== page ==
Hoping that 2022 is When You Retire Early?

A pre-retirement checklist to make early (or earlier) retirement a reality As we make our way through 2022, maybe the dream of early retirement has begun to take shape in your mind. Maybe you’re researching when you might first qualify for Social Security retirement benefits (hint: for Social Security income, the youngest age when you can apply is 61 years and nine months old – you would then receive your first Social Security check four months later – one month after your 62nd birthday). But as attractive as monthly checks may be, seriously consider your financial position to be sure you can afford to walk away from the nine-to-five routine. When reviewing your retirement income, incorporate accurate Social Security figures into your financial equation. Keep in mind that Social Security benefits paid at an early retirement age will be less than the benefits paid at full retirement age (65–67, depending on your date of birth). To estimate your Social Security benefit amount, you can go to the Social Security Administration’s website at www.ssa.gov to use the agency’s online calculator. Think Beyond Social Security Beyond your Social Security benefits, however, are other major factors, such as your overall financial situation, prospects for future income, and satisfaction with your job. If early retirement seems a reasonable goal, determine how much income you can count on from savings to supplement your Social Security benefits. Remember to include income from employer-sponsored retirement plans, such as 401(k)s, Individual Retirement Accounts (IRAs), or annuities. Once you have determined your retirement resources, add up your current living expenses and calculate a rough estimate of how much income you may need during retirement. It is possible to live on

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5 Valentine’s Day Gifts that Grow in Value Over Time  

Valentine’s Day is one of the biggest holidays for romance and for lavishing gifts on that special someone in your life. While flowers and chocolates may be the most common gifts exchanged on that day, why not consider a gift that may grow in value year after year? Then you would truly be giving the gift that keeps on giving. Want to learn about some value-gaining gifts for your loved ones? Check out some of the ideas listed below. 1. Treasury Bonds Treasury bonds are one reliable gift that grows in value for those who are patient. Consider throwing in a bond with your Valentine’s card and give them a little bit of savings growth without any effort on their part.1 2. Jewelry A popular gift for Valentine’s Day is jewelry. High-quality jewelry made from precious stones, gold, silver, or platinum may make a great accessory and a good investment. If you do your research and find a reputable jeweler, you may have a piece that increases in value over time.2 3. Antiques Sometimes those old, unique, one-of-a-kind items are worth a lot now and even more in the future. While it may take some legwork and a lot of research to find an item or piece with a high potential to increase in value, you may have a gift that is likely to appreciate in value and be one they won’t soon forget.2 4. Artwork Artwork makes a beautiful and personalized gift for any occasion. If you get a piece from specific artists or time periods, you may end up with a piece that has the ability to appreciate in value for years to come. While it may not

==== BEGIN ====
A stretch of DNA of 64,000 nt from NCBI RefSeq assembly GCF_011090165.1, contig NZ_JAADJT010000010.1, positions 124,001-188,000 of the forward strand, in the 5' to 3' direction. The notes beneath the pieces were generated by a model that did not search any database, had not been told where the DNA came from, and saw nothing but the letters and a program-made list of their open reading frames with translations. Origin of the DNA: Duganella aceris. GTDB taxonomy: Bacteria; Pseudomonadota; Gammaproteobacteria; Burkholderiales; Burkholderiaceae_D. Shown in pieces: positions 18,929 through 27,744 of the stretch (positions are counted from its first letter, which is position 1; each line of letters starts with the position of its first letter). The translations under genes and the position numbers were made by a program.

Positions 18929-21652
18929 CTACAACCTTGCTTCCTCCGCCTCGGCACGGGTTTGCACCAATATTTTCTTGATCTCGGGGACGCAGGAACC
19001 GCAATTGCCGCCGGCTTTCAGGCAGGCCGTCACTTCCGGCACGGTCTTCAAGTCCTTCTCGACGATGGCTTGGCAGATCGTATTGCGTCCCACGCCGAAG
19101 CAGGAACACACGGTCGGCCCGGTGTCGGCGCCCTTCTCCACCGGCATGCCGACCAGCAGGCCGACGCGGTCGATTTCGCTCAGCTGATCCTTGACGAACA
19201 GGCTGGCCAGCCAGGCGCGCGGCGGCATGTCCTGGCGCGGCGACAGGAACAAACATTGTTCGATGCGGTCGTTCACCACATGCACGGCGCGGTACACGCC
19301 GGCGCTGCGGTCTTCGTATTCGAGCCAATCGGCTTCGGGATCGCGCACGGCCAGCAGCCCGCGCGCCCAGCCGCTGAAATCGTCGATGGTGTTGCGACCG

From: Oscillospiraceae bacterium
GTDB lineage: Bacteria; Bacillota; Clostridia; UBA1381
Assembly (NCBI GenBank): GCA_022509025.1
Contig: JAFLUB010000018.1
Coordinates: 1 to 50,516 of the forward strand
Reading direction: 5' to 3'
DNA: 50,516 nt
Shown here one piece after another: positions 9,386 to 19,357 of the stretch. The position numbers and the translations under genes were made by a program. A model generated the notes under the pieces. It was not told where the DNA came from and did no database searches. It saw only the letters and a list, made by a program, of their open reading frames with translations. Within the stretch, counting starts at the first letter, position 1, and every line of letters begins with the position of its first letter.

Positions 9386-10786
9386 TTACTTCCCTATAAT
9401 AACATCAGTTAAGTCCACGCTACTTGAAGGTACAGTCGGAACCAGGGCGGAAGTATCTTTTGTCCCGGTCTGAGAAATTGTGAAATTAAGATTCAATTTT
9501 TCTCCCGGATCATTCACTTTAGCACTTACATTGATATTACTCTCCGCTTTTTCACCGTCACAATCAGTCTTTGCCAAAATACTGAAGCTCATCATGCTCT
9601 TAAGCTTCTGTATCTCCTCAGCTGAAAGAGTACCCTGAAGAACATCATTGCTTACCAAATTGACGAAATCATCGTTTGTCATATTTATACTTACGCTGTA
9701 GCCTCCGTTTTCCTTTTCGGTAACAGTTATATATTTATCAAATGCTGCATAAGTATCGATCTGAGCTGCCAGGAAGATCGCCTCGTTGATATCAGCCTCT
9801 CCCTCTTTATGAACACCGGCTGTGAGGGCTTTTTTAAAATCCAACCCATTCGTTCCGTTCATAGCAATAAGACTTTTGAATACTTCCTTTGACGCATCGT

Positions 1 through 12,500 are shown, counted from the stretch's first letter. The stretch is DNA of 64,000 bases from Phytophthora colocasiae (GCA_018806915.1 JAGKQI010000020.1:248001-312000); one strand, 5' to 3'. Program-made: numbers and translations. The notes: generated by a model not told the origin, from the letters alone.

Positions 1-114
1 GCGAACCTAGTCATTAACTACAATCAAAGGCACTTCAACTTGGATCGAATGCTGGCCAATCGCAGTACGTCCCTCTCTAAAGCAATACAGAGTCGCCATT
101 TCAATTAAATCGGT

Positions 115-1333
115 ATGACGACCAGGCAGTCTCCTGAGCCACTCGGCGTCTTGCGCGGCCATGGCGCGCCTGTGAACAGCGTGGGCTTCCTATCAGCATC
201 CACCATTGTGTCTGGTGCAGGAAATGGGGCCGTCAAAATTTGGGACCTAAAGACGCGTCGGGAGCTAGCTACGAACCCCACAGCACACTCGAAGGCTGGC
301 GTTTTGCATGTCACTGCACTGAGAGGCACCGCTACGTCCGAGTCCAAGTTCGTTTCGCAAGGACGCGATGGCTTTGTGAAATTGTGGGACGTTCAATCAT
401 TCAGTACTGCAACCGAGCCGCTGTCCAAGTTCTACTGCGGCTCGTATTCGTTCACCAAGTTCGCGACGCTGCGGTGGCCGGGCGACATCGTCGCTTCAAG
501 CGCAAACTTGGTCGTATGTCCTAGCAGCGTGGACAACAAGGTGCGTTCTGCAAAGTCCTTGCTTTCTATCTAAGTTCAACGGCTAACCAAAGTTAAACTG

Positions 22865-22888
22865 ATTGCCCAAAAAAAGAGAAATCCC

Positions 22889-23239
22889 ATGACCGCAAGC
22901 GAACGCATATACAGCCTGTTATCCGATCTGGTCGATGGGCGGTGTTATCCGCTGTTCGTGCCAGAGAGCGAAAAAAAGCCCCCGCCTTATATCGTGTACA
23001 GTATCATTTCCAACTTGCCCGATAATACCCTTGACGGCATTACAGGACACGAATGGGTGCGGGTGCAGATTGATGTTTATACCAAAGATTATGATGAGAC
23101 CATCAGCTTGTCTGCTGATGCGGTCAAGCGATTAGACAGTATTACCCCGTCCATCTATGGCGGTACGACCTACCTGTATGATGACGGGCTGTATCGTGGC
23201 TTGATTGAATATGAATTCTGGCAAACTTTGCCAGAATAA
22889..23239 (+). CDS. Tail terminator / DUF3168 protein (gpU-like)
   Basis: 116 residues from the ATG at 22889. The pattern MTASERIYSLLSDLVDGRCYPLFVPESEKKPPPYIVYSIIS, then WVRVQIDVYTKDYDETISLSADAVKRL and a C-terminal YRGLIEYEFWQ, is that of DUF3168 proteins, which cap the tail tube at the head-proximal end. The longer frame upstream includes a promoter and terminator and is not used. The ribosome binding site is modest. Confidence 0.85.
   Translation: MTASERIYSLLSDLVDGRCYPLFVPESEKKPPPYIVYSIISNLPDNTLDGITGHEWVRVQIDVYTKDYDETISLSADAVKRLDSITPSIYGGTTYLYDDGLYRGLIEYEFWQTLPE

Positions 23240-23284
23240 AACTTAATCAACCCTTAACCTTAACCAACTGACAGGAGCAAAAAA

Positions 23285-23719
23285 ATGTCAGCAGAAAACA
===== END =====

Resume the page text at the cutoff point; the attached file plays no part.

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Retirement Planning: To Roth or Not to Roth?

When saving for retirement, it often makes sense to contribute to employer-sponsored retirement plans to take advantage of any available employer match opportunities. However, not everyone has access to an employer-sponsored plan. Even if you do, there are reasons you may want to consider using Traditional and/or Roth IRAs to supplement your retirement savings. There are important differences between the two types of accounts.[i] Understanding the potential benefits and drawbacks of each type of IRA can help you make more informed decisions. Potential Benefits and Considerations Regardless which type of IRA you choose, the contribution limits are the same, although Roth IRAs contributions are subject to income limits.[ii] Traditional IRA contributions are not limited by income levels unless you or a spouse was covered by an employer-sponsored plan during the year of the contribution. In 2022, the total amount you can contribute to your Traditional and Roth IRA accounts is the lesser of your taxable compensation for the year or $6,000 ($7,000 for those age 50 or older.)[iii] However, there are important differences in tax treatment for these accounts. If your income is below certain thresholds, you may be able to deduct some or all of your contributions to traditional IRAs, reducing your taxable income in the year of the contributions.[iv] Taxes on contributions and any growth are deferred until you begin withdrawing them. So, if your tax bracket in retirement is lower than in your earning years, you may pay less in taxes on your retirement dollars. In contrast, you cannot deduct contributions to a Roth IRA – those are after-tax contributions.[v] However, qualified distributions from Roth IRAs are not subject to federal income taxes, potentially lowering your tax

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Building a Strong Financial Foundation